Once we have entered the RTM phase, our partners will begin to make their final images and manufacture PCs, and hardware and software vendors will ready their Windows 7 support and new products. We will also begin to manufacture retail boxes for shipment around the world. We will continue to work with our enterprise customers as well and based on the RTM process the volume license products will be available as well.
Delivering the highest quality Windows 7 is the most important criteria for us at this point—quality in every dimension. The RTM process is designed to be deliberate and maintain the overall engineering integrity of the system. Many are pushing us to release the product sooner rather than later, but our focus remains on a high quality release.
Ultimately our partners will determine when their PCs are available in market. If the feedback and telemetry on Windows 7 match our expectations then we will enter the final phases of the RTM process in about 3 months. If we are successful in that, then we tracking to our shared goal of having PCs with Windows 7 available this Holiday season.
--Steven and Jon
I have been working with the Windows 7 beta and just recently the Windows 7 Release Candidate. One thing I did not see mentioned going into the RTM build is that of working on increasing the performance of the Windows 7 with the RTM build. Are we to assume that the RC performance is what we will expect on the RTM build?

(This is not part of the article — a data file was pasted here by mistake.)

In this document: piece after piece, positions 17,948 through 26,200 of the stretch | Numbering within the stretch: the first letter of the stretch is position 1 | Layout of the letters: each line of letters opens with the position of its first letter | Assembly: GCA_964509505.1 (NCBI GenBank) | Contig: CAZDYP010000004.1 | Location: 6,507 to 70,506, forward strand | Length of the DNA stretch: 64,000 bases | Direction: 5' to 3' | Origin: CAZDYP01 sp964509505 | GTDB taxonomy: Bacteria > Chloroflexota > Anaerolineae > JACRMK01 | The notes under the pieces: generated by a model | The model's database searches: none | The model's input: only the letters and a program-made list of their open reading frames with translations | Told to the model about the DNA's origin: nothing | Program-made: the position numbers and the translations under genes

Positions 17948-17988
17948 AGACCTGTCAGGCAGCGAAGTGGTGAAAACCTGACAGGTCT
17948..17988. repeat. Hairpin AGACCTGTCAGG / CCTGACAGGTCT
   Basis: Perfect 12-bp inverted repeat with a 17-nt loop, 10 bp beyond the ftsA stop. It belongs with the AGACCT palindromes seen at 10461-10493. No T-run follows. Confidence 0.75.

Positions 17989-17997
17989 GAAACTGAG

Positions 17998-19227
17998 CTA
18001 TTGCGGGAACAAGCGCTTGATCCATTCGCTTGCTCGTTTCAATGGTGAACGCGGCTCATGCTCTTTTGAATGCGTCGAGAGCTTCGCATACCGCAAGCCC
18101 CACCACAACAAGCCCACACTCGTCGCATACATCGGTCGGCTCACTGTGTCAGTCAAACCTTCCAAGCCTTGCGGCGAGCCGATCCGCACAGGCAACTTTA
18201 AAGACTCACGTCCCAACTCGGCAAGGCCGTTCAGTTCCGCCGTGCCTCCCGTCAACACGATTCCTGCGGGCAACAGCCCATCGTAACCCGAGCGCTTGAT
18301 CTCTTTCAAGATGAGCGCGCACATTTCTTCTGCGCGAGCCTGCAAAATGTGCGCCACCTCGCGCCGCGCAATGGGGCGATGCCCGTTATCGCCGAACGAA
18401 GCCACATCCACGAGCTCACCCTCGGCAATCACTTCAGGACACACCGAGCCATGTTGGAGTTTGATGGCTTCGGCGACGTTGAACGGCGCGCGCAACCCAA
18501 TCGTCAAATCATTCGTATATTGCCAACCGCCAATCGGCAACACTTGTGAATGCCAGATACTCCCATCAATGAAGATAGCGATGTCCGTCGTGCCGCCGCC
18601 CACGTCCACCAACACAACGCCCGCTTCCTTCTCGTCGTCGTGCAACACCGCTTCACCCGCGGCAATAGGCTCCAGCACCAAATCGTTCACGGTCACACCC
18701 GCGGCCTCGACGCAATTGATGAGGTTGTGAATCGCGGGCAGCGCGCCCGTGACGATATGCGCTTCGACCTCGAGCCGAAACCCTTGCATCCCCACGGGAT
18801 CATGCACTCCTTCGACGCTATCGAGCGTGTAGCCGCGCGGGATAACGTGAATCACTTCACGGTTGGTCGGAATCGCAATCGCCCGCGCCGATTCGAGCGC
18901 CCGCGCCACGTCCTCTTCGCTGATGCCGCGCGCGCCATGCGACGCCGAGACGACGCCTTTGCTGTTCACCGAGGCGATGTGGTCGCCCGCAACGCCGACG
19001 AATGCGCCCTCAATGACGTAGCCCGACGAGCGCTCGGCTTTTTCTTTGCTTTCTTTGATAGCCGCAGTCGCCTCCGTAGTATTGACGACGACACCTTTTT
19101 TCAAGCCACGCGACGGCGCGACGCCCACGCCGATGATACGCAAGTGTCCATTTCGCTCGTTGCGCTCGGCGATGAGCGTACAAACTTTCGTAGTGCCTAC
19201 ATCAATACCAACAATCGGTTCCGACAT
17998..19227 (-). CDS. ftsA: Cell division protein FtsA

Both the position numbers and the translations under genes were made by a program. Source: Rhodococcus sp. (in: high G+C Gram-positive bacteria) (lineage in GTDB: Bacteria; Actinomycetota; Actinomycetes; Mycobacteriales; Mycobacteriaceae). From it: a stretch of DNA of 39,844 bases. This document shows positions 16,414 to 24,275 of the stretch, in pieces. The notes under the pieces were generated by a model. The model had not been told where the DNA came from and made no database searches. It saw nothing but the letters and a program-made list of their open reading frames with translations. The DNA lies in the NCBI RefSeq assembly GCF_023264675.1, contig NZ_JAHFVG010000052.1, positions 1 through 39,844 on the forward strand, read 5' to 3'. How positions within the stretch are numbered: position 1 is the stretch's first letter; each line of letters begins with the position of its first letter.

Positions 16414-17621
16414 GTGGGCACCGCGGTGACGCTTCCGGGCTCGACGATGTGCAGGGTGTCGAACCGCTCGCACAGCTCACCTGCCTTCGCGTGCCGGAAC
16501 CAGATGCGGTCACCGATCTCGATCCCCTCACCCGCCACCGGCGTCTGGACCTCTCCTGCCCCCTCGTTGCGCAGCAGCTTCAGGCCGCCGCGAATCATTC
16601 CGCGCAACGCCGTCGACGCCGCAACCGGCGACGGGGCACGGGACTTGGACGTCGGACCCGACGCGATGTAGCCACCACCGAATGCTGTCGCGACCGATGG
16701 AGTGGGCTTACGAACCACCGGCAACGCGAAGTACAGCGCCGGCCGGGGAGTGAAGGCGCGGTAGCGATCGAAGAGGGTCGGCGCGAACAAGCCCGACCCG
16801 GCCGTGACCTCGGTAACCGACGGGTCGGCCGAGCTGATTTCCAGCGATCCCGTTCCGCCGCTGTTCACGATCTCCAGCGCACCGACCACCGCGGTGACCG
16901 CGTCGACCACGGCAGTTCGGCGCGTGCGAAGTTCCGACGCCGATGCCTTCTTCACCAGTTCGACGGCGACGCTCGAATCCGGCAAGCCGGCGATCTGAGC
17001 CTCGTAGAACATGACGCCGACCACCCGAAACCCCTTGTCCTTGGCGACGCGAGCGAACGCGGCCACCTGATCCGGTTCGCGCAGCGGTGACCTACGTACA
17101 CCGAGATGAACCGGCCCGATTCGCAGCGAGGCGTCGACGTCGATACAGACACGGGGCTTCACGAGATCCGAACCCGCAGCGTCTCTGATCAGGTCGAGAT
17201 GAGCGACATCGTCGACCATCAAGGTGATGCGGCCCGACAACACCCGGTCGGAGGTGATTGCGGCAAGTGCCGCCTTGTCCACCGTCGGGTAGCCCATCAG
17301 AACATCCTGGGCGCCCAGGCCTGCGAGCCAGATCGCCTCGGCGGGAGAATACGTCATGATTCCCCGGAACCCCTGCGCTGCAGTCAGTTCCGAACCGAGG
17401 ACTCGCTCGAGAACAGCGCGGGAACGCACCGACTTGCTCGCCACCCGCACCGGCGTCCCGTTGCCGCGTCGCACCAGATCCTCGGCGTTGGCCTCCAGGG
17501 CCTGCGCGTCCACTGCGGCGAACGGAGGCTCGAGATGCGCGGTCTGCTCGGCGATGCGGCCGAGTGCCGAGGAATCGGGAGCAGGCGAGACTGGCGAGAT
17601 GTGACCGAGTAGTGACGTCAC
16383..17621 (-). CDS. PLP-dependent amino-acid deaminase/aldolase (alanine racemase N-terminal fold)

I am very excited for the Windows 7 GA and hope you continue to make great strides with this OS.
I just have one comment.
Thanks Steven! :)
I have a CanoScan 5600f scanner and if I leave it on and plugged in (via USB) when Windows 7 RC goes into sleep mode I cannot come back out of sleep mode. If I turn it off and go into sleep mode the computer will wake as expected.
Just thought I'd share :-)
I should also mention that Windows 7 is fantastic. I haven't been this excited about a new OS since Windows 2000!
Congratulations to all members of Win7 team! The OS feels really snappy and stable, and I hope the RTM is to become a great success. It also would be appreciated if you could enlarge the experience given by the Microsoft Connect website as I think that the best products are made when all parties concerned are present and can throw in their ideas.
BTW, I have some restore from hibernation problems that I haven't had with Beta and Pre-Beta, but I suppose telemetry has already notified you of that :)
1. set UAC level to highest one
2. go into Computer Management
3. set Startup Type for Application Information service to Disabled
4. restart system
5. many system actions (requiring UAC prompts) will simply not work, you can't easy fix it. you have to reinstall everything...
I understand, that it will need access to computer. But selling system to customers with such functionality "by design" won't be too honest and professional.